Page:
Py-GC/MS chromatograms of wheat straw degraded with the fungus Lentinula edodes. a untreated wheat straw control (0-wk incubation); b wheat straw degraded for 2 wk; c 4 wk; d 8 wk; e 12 wk. The identities and relative abundances of the compounds represented by the numbered peaks are listed in Table 2

Fig. 2

Py-GC/MS chromatograms of wood chips degraded with the fungus Lentinula edodes. a untreated wood chips (0-wk incubation); b wood chips degraded for 2 wk; c 4 wk; d 8 wk; e 12 wk. The identities and relative abundances of the compounds represented by the numbered peaks are listed in Table 3

Table 2 Identities and relative abundance (mean average of three replicates) of the compounds released upon pyrolysis GC/MS of autoclaved wheat straw before and after treatment with L. edodes for 2, 4, 8 and 12 wk
Table 3 Identities and relative abundance (mean average of three replicates) of the compounds released upon pyrolysis GC/MS of autoclaved wood chips before and after treatment with L. edodes for 2, 4, 8 and 12 wk

The relative abundances of lignin-derived phenols decreased with incubation time of wheat straw and wood chips with L. edodes. In the case of wheat straw degraded by L. edodes (Fig. 1, Table 2), the percentage of compounds released that were derived from carbohydrates upon Py-GC/MS varied from 59.6 % in the control sample (0 wk incubation time) to 92.9 % after 12 wk of incubation, while the lignin-derived phenols (H + G + S) varied from 40.4 % in the control sample to only 7.1 % after 12 wk of incubation. In the case of wood chips incubated with L. edodes (Fig. 2, Table 3), the percentage of carbohydrate-derived compounds released upon Py-GC/MS varied from 47.9 % in the control sample (0 wk incubation time) to 73.1 % after 12 wk of incubation, while the lignin-derived phenols varied from 52.1 % in the control sample to 26.9 % after 12 wk of incubation. The lignin/carbohydrate (L/C) ratio estimated upon Py-GC/MS decreased from 0.7 in the wheat straw control sample (0 wk incubation time) to 0.1 in the wheat straw degraded for 12 wk (Table 2), and from 1.1 in the wood chips control sample (0 wk incubation time) to 0.4 for the wood chips degraded for 12 wk (Table 3).

Among the lignin-derived phenols, the pyrograms of wheat straw show compounds derived from p-hydroxyphenyl (H), guaiacyl (G) and syringyl (S) lignin units, whereas lignin in wood chips contained mainly G- and S-units (Tables 2 and 3). For wheat straw, S/G ratio gradually decreased with incubation time from 0.7 in the control sample (0 wk incubation time) to a final value of 0.4 after 12 wk (Table 2). However, in wheat straw, 4-vinyl-guaiacol (compound 17) may also arise from ferulates on arabinoxylans and, therefore, the lignin S/G ratio may be underestimated [22]. Hence, a more accurate S/G ratio of the lignin in wheat straw could be obtained by ignoring 4-vinylguaiacol (compound 17) (and the analogous 4-vinylsyringol, compound 30). This S/G ratio estimated a value of 1.0 in the untreated wheat straw and shows a continuous decrease until a value of 0.4 after 12 wk of incubation (Table 2). Likewise, in the case of wood chips, a decrease of the lignin S/G ratio was also observed during fungal incubation time. The S/G ratio estimated by Py–GC/MS for the untreated wood chips sample was 0.9, and decreased from 4 wk on steadily during incubation down to a value of 0.6 in the wood chips incubated for 12 wk (Table 3). The S/G ratio in wood chips was not corrected for 4-vinylguaiacol and 4-vinylsyringol, since ferulates are abundant in grasses, but not important in wood [22].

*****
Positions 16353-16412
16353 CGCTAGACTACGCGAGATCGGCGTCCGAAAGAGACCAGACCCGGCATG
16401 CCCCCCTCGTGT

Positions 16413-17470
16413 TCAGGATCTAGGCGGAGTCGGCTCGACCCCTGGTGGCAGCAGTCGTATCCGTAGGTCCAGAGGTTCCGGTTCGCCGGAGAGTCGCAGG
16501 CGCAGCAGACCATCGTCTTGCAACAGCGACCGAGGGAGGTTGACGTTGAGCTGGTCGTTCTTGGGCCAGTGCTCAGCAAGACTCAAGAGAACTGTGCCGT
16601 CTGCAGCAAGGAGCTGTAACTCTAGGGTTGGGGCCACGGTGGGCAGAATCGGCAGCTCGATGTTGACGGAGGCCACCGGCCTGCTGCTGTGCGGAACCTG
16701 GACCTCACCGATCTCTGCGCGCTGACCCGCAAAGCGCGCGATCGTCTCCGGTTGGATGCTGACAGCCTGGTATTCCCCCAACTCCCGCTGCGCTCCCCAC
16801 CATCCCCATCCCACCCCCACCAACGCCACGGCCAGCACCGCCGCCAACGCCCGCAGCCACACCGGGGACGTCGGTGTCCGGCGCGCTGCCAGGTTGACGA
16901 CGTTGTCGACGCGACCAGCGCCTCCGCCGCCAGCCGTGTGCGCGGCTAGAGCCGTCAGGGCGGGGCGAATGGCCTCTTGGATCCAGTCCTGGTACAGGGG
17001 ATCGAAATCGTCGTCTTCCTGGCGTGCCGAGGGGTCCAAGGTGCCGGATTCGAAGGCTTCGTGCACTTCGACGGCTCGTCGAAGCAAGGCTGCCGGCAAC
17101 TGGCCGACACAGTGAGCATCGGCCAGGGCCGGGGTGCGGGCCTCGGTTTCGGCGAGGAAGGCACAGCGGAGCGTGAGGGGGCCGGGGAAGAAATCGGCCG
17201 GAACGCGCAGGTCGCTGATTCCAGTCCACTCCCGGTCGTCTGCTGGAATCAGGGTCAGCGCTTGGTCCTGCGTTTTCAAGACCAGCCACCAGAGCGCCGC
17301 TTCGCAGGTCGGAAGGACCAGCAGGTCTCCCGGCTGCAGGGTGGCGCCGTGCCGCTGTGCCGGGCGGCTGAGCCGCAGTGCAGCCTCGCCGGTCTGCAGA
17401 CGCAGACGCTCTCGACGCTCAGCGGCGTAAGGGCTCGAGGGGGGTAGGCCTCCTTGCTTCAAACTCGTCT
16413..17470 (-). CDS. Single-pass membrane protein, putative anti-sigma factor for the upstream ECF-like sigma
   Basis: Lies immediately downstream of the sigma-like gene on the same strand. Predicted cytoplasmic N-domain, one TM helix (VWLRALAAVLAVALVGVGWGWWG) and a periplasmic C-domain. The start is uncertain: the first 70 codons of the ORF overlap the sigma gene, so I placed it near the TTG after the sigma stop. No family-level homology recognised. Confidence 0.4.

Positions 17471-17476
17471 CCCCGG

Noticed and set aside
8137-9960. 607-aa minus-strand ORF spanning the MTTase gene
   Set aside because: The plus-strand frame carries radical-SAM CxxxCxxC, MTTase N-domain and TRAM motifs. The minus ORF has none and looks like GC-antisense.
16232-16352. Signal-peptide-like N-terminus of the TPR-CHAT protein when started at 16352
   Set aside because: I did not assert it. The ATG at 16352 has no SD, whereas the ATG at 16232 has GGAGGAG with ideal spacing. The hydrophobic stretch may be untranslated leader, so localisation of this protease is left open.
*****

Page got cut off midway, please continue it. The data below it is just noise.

The Ph-C0-2/Ph-C3 ratio represents the ratio between lignin units with short (C0-C2) side chains (Ph-C0-2) and intact C3 side-chains (Ph-C3). The Ph-C0-2/Ph-C3 ratio in wheat straw increased from 5.7 in the untreated sample up to 10.9 in the 12-wk treated sample. In wood chips the Ph-C0-2/Ph-C3 ratio increased from 2.3 in the untreated sample up to 3.6 in the 12-wk treated sample. As seen in Fig. 3, Ph-C3 compounds originating from both S- and G-units decreased at a similar rate while Ph-C0-2 compounds originating from S-units (compounds 20, 25, 27, 30, 37, 38 and 39) are degraded faster than Ph-C0-2 compounds originating from G-units (compounds 9, 12, 13, 16, 26, 28 and 29). As a result, more Ph-C0-2 compounds originating from G-units than from S-units were found in both the fungal degraded wheat straw and wood chips, in accordance with the fact that L. edodes degraded more S-units than G-units.

Fig. 3

Relative amounts of Ph-C3 and Ph-C0-2 compounds originating from S- and G-units present in wheat straw and wood chips during Lentinula edodes treatment. □ Ph-C0-2 compounds originating from S-units ■ Ph-C3 compounds originating from S-units Δ Ph-C0-2 compounds originating from G-units ▲ Ph-C3 compounds originating from G-units